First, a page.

Underwood v. Lampert et al, No. 2:2016cv01321 - Document 112 (D. Or. 2018)

Court Description: OPINION & ORDER: Plaintiff's Motions for Temporary Restraining Order and/or Preliminary Injunction 44 & 61 are Denied. Signed on 7/26/18 by Judge Marco A. Hernandez. **14 PAGE(S), PRINT ALL** (Dennis Underwood, Prisoner ID: 14306562) (gm)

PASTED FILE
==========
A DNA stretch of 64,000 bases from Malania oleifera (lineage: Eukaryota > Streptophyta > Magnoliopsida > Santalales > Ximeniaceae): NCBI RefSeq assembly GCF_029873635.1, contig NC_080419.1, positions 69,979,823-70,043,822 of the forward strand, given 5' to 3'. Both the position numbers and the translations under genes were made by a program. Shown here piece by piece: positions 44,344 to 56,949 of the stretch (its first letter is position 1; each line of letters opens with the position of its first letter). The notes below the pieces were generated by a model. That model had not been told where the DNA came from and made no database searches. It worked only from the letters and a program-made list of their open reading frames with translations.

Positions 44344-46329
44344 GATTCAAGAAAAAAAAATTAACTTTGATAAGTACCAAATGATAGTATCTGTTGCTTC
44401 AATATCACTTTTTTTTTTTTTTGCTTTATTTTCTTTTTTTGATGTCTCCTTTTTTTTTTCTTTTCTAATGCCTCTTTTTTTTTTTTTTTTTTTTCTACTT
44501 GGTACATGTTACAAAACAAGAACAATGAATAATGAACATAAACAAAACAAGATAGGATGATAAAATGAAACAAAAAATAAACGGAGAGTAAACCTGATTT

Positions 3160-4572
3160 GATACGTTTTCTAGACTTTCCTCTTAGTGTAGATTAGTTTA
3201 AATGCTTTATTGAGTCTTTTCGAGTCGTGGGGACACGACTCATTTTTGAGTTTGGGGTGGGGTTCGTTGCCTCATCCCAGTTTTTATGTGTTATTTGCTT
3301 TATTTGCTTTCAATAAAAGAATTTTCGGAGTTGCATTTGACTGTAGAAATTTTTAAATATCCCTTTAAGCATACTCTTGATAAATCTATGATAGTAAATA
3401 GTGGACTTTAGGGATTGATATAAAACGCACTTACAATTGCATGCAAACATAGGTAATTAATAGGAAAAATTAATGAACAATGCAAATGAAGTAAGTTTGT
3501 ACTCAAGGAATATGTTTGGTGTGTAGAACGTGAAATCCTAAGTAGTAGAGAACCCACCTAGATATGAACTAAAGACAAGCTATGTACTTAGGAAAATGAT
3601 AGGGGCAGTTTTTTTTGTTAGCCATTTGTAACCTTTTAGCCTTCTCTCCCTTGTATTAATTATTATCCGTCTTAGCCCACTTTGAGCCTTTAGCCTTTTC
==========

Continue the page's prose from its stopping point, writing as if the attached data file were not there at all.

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Underwood v. Lampert et al Doc. 112 IN THE UNITED STATES DISTRICT COURT FOR THE DISTRICT OF OREGON DENNIS BURTON UNDERWOOD, Plaintiff, 2:16-CV-1321-PK OPINION AND ORDER v. JANELL ROCHESTER, MARK NOOTH, WILLIAM KING, MAUREEN ROSSI, and BRAD CAIN, Defendants. HERNANDEZ, District Judge: Plaintiff Dennis Burton Underwood, an incarcerated prisoner proceeding pro se and in Jonna pauperis, filed this action against defendants Robert Lampe1i and Janell Rochester on June Page 1 - OPINION AND ORDER Dockets.Justia.com 28, 2016. Underwood amended his complaint effective August 8, 2016, adding as additional defendants Mark Nooth, Erik Johansen, and Jua Osman. Underwood amended his complaint a second time effective June 14, 2017, abandoning his claims to the extent alleged against Lampe1i, Johansen, and Osman, and adding as additional defendants William King, Maureen Rossi, and a fictitiously named Doe defendant. Effective July 25, 2017, Underwood amended his complaint a third time, naming Brad Cain as a defendant in lieu of the Doe defendant. Underwood amended his complaint a foutih time effective August 17, 2017. By and through his fourth amended complaint, Underwood alleges that while housed at the Snake River Correctional Institution ("SRCI"), he has been unduly restricted from accessing the SRCI law librmy and/or other legal research resources pursuant to SRCI policy as enforced by defendant Rochester, that after he grieved SRCI's policy of restricting inmate access to the law library Rochester began harassing and threatening him in retaliation, that after he grieved Rochester's retaliato1y conduct King threatened him with bodily hmm, and that in retaliation for his grievances Rossi deliberately caused Underwood to miss a filing deadline in his pro se efforts to appeal the conviction that resulted in his incarceration at SRCI by preventing him from copying and mailing his opening appellate brief, with the result that his filing deadline had to be extended by 27 days. Arising out of the foregoing, Underwood appears to allege the liability of defendants Nooth, Cain, and Rochester under 42 U.S.C. § 1983 for the violation of his Fifth, Sixth, and/or Fourteenth Amendment right of access to the courts, the liability of Rochester under Section 1983 for the violation of his purported First, Fifth, Sixth, and/or Fomieenth Amendment right to seek legal redress and to proceed prose, the liability of defendant King under Section 1983 for the violation of his purported First Amendment due process rights and/or his purpmied Fifth, Page 2 - OPINION AND ORDER Sixth, and/or Foutieenth Amendment right to seek legal redress and to proceed prose, and the liability of defendant Rossi for the violation of his purported Fifth, Sixth, and/or Foutieenth Amendment right to seek legal redress and to proceed prose. Underwood seeks award of compensato1y and punitive money damages from the defendants in unspecified amounts, this co mi's declaration that Underwood "has the right to reasonable law libra1y access," and injunctive relief to enjoin defendants to provide him with "reasonable law library access" and to prevent "King from contacting [Underwood]." This co mi has federal question jurisdiction over Underwood's claims pursuant to 298 U.S.C. § 133 l(a). Now before the comi are Underwood's motion (ECF No. 44) for a tempormy restraining order and/or preliminmy injunction to require defendants "to provide a constitutionally adequate grievance system" at SRCI and to enjoin "defendant King from having fmiher contact with [Underwood] at any hearings" and Underwood's motion (ECF No. 61) for a temporary restraining order and/or preliminmy injunction to require defendants to provide an adequate law library at SRCI and to provide SRCI inmates with "meaningful" access thereto. I have considered the motions and all of the pleadings and papers on file. For the reasons set fo11h below, Underwood's motions (ECF Nos. 44, 61) are denied. LEGAL STANDARD A preliminmy injunction is an "extraordinary remedy that may only be awarded upon a clear showing that the plaintiff is entitled to such relief." Winter v. Natural Res. Def Council, 555 U.S. 7, 22 (2008). To establish entitlement to a preliminmy injunction, a plaintiff is generally required to demonstrate that (i) the plaintiff is likely to succeed on the merits, (ii) the plaintiff is likely to suffer iITeparable harm in the absence of preliminary relief, (iii) the balance Page 3 - OPINION AND ORDER of equities tips in favor of the plaintiff, and (iv) the requested injunction would be in the public interest. See id. at 20. "The elements of [this] test are balanced, so that a stronger showing of one element may offset a weaker showing of another. For example, a stronger showing of ineparable hmm to plaintiff might offset a lesser showing of likelihood of success on the merits." Alliance for the Wild Rockies v. Cottrell, 632 F.3d 1127, 1131 (9th Cir.2011). In the alternative, the courts of the Ninth Circuit recognize that a preliminmy injunction may properly issue where "'serious questions going to the merits' and a hardship balance that tips sharply toward the plaintiff can support issuance of an injunction, assuming the other two elements of the Winter test are also met." Id. at 1132. Thus, a preliminaiy injunction may be granted "ifthere is a likelihood of itTeparable injuty to plaintiff; there are serious questions going to the merits; the balance of hardships tips shmply in favor of the plaintiff; and the injunction is in the public interest." MR. v. Dreyfus, 697 F.3d 706, 725 (9th Cir. 2012), citing Alliance for the Wild Rockies, 632 F.3d at 1132. Courts apply a more exacting standard when the moving party seeks a mandatory, as opposed to a prohibitoty, preliminary injunction. See Martin v. Int'! Olympic Comm., 740 F.2d 670, 675 (9th Cir. 1984) ("In cases such as the one before us in which a patty seeks mandatoty preliminmy relief that goes well beyond maintaining the status quo pendente lite, comis should be extremely cautious about issuing a preliminmy injunction"), citing Anderson v. United States, 612 F.2d 1112, 1114 (9th Cir. 1980). Mandatoty injunctive relief is disfavored, and it should be denied at the preliminary injunction stage unless the facts and law clearly favor the moving party. Stanley v. Univ. ofS. Cal., 13 F.3d 1313, 1320 (9th Cir. 1994). The standard for granting a tempormy restraining order is "substantially identical" to the Page 4 - OPINION AND ORDER standard for granting a preliminmy injunction, Stuhlbarg Int'/ Sales Co. v. John D. Brush & Co., 240 F.3d 832, 839 n.7 (9th Cir. 2001), with certain caveats. Under Federal Civil Procedure Rule 65(b), a tempora1y restraining order may issue without notice to the opposing party or the opposing party's attorney only if the movant shows (i) through "specific facts in an affidavit or a verified complaint" that "immediate and ineparable injmy, loss, or damage will result to the movant before the adverse party can be heard in opposition[,]" and (ii) that "the movant's attorney certifies in writing any effmis made to give notice and the reasons why it should not be required." Fed. R. Civ. P. 65(b)(l). MATERIAL FACTS I. The Parties Plaintiff Underwood is an incarcerated prisoner cmTently housed in the Snake River Conectional Institution. Defendant Rochester is employed as a law librmy coordinator at SRCI. Defendant Nooth was formerly employed as the Superintendent at SRCI. Defendant King is employed as a grievance coordinator and as the Prisoner Rape Elimination Act compliance manager at SRCI. Defendant Rossi is employed as a law library coordinator at SRCI. Defendant Cain is employed as the Superintendent at SRCI. II. The Administrative Remedy Program at SRCI Underwood has at all material times been housed at SRCI. At SRCI, Underwood has available to him a three-level grievance procedure consistent with the regulations set fmih in Chapter 291, Division 109 of the Oregon Administrative Rules. Pursuant to the SRCI grievance procedures and applicable Oregon Administrative Rules, "[i]f an inmate is unable to resolve an issue through infmmal communications, ... the inmate Page 5 - OPINION AND ORDER [may] seek resolution of the issue by submitting a written grievance using the department's approved inmate grievance form (CD 117).... " OAR-291-109-0140(1 )(a). Any such grievance "must include a complete description of the incident, action, or application of the rule being grieved, including date and approximate time," and should be accompanied by any referenced documents. OAR-291-109-0140(1)(b). Matters, actions, and incidents that an inmate may properly grieve are the "misapplication of any administrative directive or operational procedure," the "lack of an administrative directive or operational procedure," any "unprofessional behavior or action which may be directed toward an inmate by an employee or volunteer of [ODOC] or the Oregon Co1Tections Enterprises," any "oversight or error affecting an inmate," any "program failure as defined in ... OAR-291-077-0020," except where such failure was caused by the inmate's misconduct, the "loss or destruction of [the inmate's] property," sexual conduct between an ODOC employee and an inmate, or sexual abuse of an inmate by another inmate. OAR-291109-0140(2). "An inmate grievance may request review of just one matter, action, or incident per inmate grievance form." OAR-291-109-0140(l)(d). Similarly, inmates are not permitted to grieve the actions of more than one ODOC employee through a single grievance form, but rather must file one grievance form per ODOC employee whose actions are the subject of the inmate's challenge. See OAR-291-109-0140(5). In addition, inmates are not pe1mitted to grieve any claim or issue "that the inmate is pursuing in pending litigation in state or federal courts." OAR-291-109-0140(3)(h). A grievance will not be processed unless it is received by the applicable grievance coordinator on foim CD 117 "within 30 calendar days of the date of the incident giving rise to the grievance." OAR-291-109-0150(2). Inmates are pe1mitted to file "no more than two initial inmate grievances in any one week Page 6 - OPINION AND ORDER or six in any calendar month," other than grievances regarding sexual abuse, and other than separate grievances grieving multiple ODOC staff members in connection with the same incident. OAR-291-109-0180(1). Grievances filed in excess of those limits are summarily denied with the notation that the inmate has committed "abuse" of the grievance system. Id Upon receipt of an inmate grievance, a grievance coordinator is required to "assign the grievance a number," date stamp the grievance, "and record its receipt in an inmate grievance log" and to "send a grievance receipt to the inmate." OAR-291-109-0160(1) and (l)(a). The grievance coordinator is then required to coordinate with the ODOC employee best suited to respond to the grievance, and to send the inmate's grievance to that person "for reply." OAR291-109-0160(1)(b). The response must "be retumed to the grievance coordinator for processing within 21 calendar days." OAR-291-109-0160(l)(c). Following such processing, the grievance coordinator is required to send the inmate copies of both the grievance and the response, and to retain copies for the grievance coordinator's files, all within "45 days from the date the grievance was received" by the grievance coordinator, "unless further investigation is necessmy." OAR-291-109-0160(2). In the event the grievance coordinator fails to complete processing of the grievance within 45 days of its receipt, "the grievance coordinator will make an effort to notify the inmate of the status of the grievance." Id. "If the inmate does not receive a response within the allotted time frame, he/she may contact the grievance coordinator." Id. "If at any time the grievance coordinator determines the inmate has pursued his/her grievance through state or federal comis, the grievance process will cease and the grievance will be retumed to the inmate." OAR-291-109-0160(4). "A grievance that has been returned to [an] inmate by the grievance coordinator for procedural reasons cannot be appealed." OAR-291-109- Page 7 - OPINION AND ORDER 0160(5). An inmate may appeal the institutional response to the inmate's grievance by and through "the grievance appeal fonn (CD 117c)." OAR-291-109-0170(l)(a). Any such appeal "must be submitted to the grievance coordinator together with the original grievance, attachments, and staffresponse(s)." Id The scope of the originally submitted grievance cannot be expanded on appeal, and the inmate is not permitted to add new info1mation regarding the grieved incident on appeal, except where such information was unavailable to the inmate at the time the original grievance was filed. See id. Any such appeal must be received by the grievance coordinator "within 14 days from the date that the grievance response was sent to the inmate from the grievance coordinator." OAR-291-109-0170(1)(b). The grievance coordinator is required to send the appeal to the "functional unit manager," who is required to respond to the appeal "within 30 calendar days." OAR-291-109-0170(l)(c). The grievance coordinator is then required to send the functional unit manager's appeal response to the inmate. See id. In the event an inmate wishes to appeal the functional unit manager's decision regarding a grievance appeal, the inmate may do so "using the grievance appeal form (CD 1l7c)." OAR-291-109-0170(2)(a). Any such appeal "must be submitted to the grievance coordinator together with the original grievance, attachments, staff responses, and documentation related to the first grievance appeal." Id. The grievance coordinator must receive any such appeal "within 14 calendar days from the date that the first grievance appeal response was sent to the inmate from the grievance coordinator." OAR-291-109-0170(2)(c). As with the first appeal, appeal of the functional unit manager's response cannot expand the scope of the original grievance, and cannot adduce new information regarding the originally grieved incident, except where such Page 8 - OPINION AND ORDER information was unavailable to the inmate at the time the original grievance or first appeal was filed. See OAR-291-109-0170(2)(a). The grievance coordinatoris required to forward any such appeal to "the Assistant Director having authority to review and resolve the issue." Id. The Assistant Director with such authority is required to respond to any such appeal from a functional unit manager's grievance appeal response "within 30 calendar days." OAR-291-109-0170(2)(e ). "The Assistant Director's ... decision on an inmate's grievance appeal is final, and is not subject to further [administrative] review." OAR-291-109- 0170(2)(f). III. The Parties' Material Evidentiary Proffers Underwood offers his declaration testimony that while housed at SRCI he has attempted to avail himself of the grievance procedures available there, but has had grievances rejected on unspecified grounds, see Declaration (ECF No. 45) of Dennis Underwood ("Underwood Deel. I"), iii! 1-2, has not been provided with the rules governing the filing of grievances, see id., iJ 4, has appeared for an appeal "hearing" only for the hearing to be canceled, see id., iJ 3, and has been threatened with harm in the event he filed further grievances containing false accusations, with the consequence that he refrained for a time from further availment of the grievance system, see id., iii! 6-7, 16-17. Underwood offers his further declaration testimony that he needs to perfo1m legal research in connection with his pending appeal from the conviction that resulted in his incarceration at SRCI, see Declaration (ECF No. 62) of Dennis Underwood ("Underwood Deel. II"), iii! 2-3, 6-9, 12-13, 18, 21, 23, 25, that some of his legal work product was "inexplicably erased" from a thumb drive while stored at SRCI, id., iJ 14, and that he faces restrictions on his access to the SRCI law libra1y, including restriction of ce1tain law texts to in-libra1y use only, Page 9 - OPINION AND ORDER restriction on law library access time to 2.5 hours per week for computer use and 1 hour per week for legal research, failure to have a "comprehensive policy" for handling inmate requests for additional law libraty time, prohibition against retaining copies of legal documents, prohibition against retaining drafts of legal work product, restrictions on printing documents, restrictions on the hours when the law libraty is accessible to inmates, restrictions on inmates employed to assist the SRCI law library coordinators providing assistance to other inmates, restrictions on talking in the law library, see id., iii! 70-71, 72, 74, 75-77, 86, 88-89, 94-96, 99, 100, 102. Defendants offer into evidence the declaration testimony of defendant King that he has met with Underwood on only one occasion, see Declaration (ECF No. 58) of Bill King ("King Deel."), iii! 6, 10, that he has never on any occasion threatened Underwood in any manner, see id, ifil 5, 10, 14, 15, 16, and that he investigated Underwood's allegations of misconduct by defendant Rochester, that he was unable to corroborate them in any degree, and that Underwood's statements regarding Rochester's conduct were internally inconsistent in significant respects, see id., irir 6, 8, 10-12. ANALYSIS Because defendants have responded to Underwood's motions now before the comt, I evaluate the merits of the motions under the standard applicable to motions for preliminary injunction rather than the standard applicable to motions for temporaty restraining orders. I. Undenvood's Motion (ECF No. 44) for Immediate Injunctive Relief Regarding the SRCI Grievance System and Regarding Contact with Defendant King at Hearings A. Underwood's Entitlement to Immediate Injunctive Relief Regarding the SRCI Grievance System Underwood is clearly not entitled to the injunctive relief he seeks in connection with the Page 10 - OPINION AND ORDER grievance system available to him at SRCI. First, he cannot show that he is likely to prevail on the merits in connection with any claims arising out of any defects in the SRCI grievance system because his claims do not in any sense arise out of any such defects, and this, without more, is sufficient grounds to deny the requested relief. See, e.g., De Beers Consol. Mines v. US., 325 U.S. 212, 220 (1945); see also Little v. Jones, 607 F.3d 1245, 1251 (10th Cir. 2010); Colvin v. Caruso, 605 F.3d 282, 299-300 (6th Cir. 2010); Omega World Travel, Inc. v. Trans World Airlines, 111F.3d14, 16 (4th Cir. 1997); Devose v. Herrington, 42 F.3d 470, 471 (8th Cir. 1994). Second, because under the Prison Litigation Refonn Act (the "PLRA") the consequence of a co11'ectional institution's failure to provide an adequate grievance system is that inmates seeking to bring claims in federal court regarding the conditions of their confinement are excused from the obligation to exhaust available administrative remedies before bringing their claims, see 42 U.S.C. § 1997e(a), Ross v. Blake, 136 S. Ct. 1850, 1859-1860 (2016), Nunez v. Duncan, 591 F.3d 1217, 1226 (9th Cir. 2010), Underwood cannot establish that any such failure - even if proven - would result in itTeparable injury ifthe requested injunctive relief were not granted. Third, in light of the relatively minor burden imposed by the restrictions and the need for institutions like SRCI to allocate limited law-library resources equitably among those in need of them, nothing in the record before the court has any tendency to suggest that the balance of equities would tip in Underwood's favor on this issue. Fourth, for the same reason, nothing in the record before the court has any tendency to suggest that the requested injunctive relief would be in the public interest. Fifth, for the same reasons discussed above in connection with the first Winter factor (plaintiffs likelihood of prevailing on the merits), the request for injunctive reliefin connection with SRCI's grievance system raises no serious question going to the merits of Page 11 - OPINION AND ORDER Underwood's claims. For the foregoing reasons, Underwood's motion (ECF No. 44) for a temporary restraining order and/or preliminaty injunction is DENIED to the extent Underwood seeks injunctive relief in connection with the grievance system at SRCI. B. Underwood's Entitlement to Immediate Injunctive Relief Regarding Contact with Defendant King at Hearings Underwood is likewise not entitled to the injunctive relief he seeks in connection with contact with defendant King at heat'ings. First, in light of King's declaration testimony directly contradicting Underwood's allegations and testimony regarding his conduct, I cannot find on the cutTent record that Underwood has established a significant likelihood of success on the merits of his claim against King. Second, nothing in the record suggests that Underwood is likely to suffer irreparable hmm in the event he is required to have contact with King at hearings. Third, again in light of King's declaration testimony, I do not find that the balance of equities tips in Undetwood's favor. Fomih, similarly in light of King's declaration testimony, I do not find that the record establishes that the requested injunctive relief would be in the public interest. Fifth, nothing in the record raises serious questions going to the merits of Underwood's claim against King. For the foregoing reasons, Underwood's motion (ECF No. 44) for a temporaty restraining order and/or preliminmy injunction is DENIED to the extent Underwood seeks injunctive relief in connection with contact with King at hearings. II. Undenvood's Motion (ECF No. 61) for Immediate Injunctive Relief Regarding the Adequacy of the SRCI Law Library and Inmate Access Thereto As I noted in my Order (ECF No. 9) dated August 8, 2016, denying Underwood's previous motion for immediate injunctive relief in connection with SRCI's law libraty and law library policies, in Bounds v. Smith, 430 U.S. 817, 828 (1977), the Supreme Court held that "the Page 12 - OPINION AND ORDER fundamental constitutional right of access to the courts requires prison authorities to assist inmates in the preparation and filing of meaningful legal papers by providing prisoners with adequate law libraries or adequate assistance from persons trained in the law." However, prisoners do not have "an abstract, freestanding right to a law libra1y or legal assistance" and a prisoner "caffilot establish relevant actual injmy simply by establishing that the prison's law library ... is subpar in some theoretical sense." Lewis v. Casey, 518 U.S. 343, 351 (1996). Rather, a prisoner must demonstrate that he has suffered actual injmy to contemplated or existing litigation. Id. at 351-53; see also Hebbe v. Pliler, 627 F.3d 338, 343-344 (9th Cir. 2010) (a prisoner may state a claim if he was impermissibly denied the oppo11unity to appeal his conviction). Moreover, "[s]peculative inju1y does not constitute irreparable injmy sufficient to warrant granting a preliminmy injunction." Caribbean Marine Servs. Co. v. Baldridge, 844 F.2d 668, 674 (9th Cir. 1988). As I found in coffilection with Underwood's previous motion, Underwood is not entitled to the immediate injunctive relief he requests by and through the motion now before the court. First, Underwood has failed to establish either a significant likelihood of success on the merits of his access to the comis claim or that he is likely to suffer irreparable injury in the event the requested injunctive relief is not granted, in that his allegations and declaration testimony do not suggest that he has experienced or will experience any actual irreparable injmy as a consequence of the SRCI law librmy's purpmted inadequacy or ofSRCI's policies regarding law libra1y access, such as inability to present his claims or meet his filing deadlines, but rather merely that he has been forced to seek and obtain extensions from the Oregon Com1 of Appeals. Such delays do not constitute actionable actual inju1y sufficient to give rise to an access to the courts claim. See Page 13 - OPINION AND ORDER Lewis, 518 U.S. at 346-349. Second, for the same reasons, Underwood has not established either that the balance of the equities tips in his favor in connection with his access to the courts claim or that the requested injunctive relief would be in the public interest. Fifth, likewise for the same reasons, Underwood has not established the existence of serious questions going to the merits of his claim. For the foregoing reasons, Underwood's motion (ECF No. 61) for a tempormy restraining order and/or preliminmy injunction to require defendants to provide an adequate law library at SRCI as well as meaningful inmate access thereto is DENIED. CONCLUSION For the reasons set forth above, Underwood's motions (ECF Nos. 44, 61) for temporaty restraining order and/or preliminmy iajunction are DENIED. Dated this day of July, 2018. onorable Mar o A. Hernande United States District Judge Page 14-0PINION AND ORDER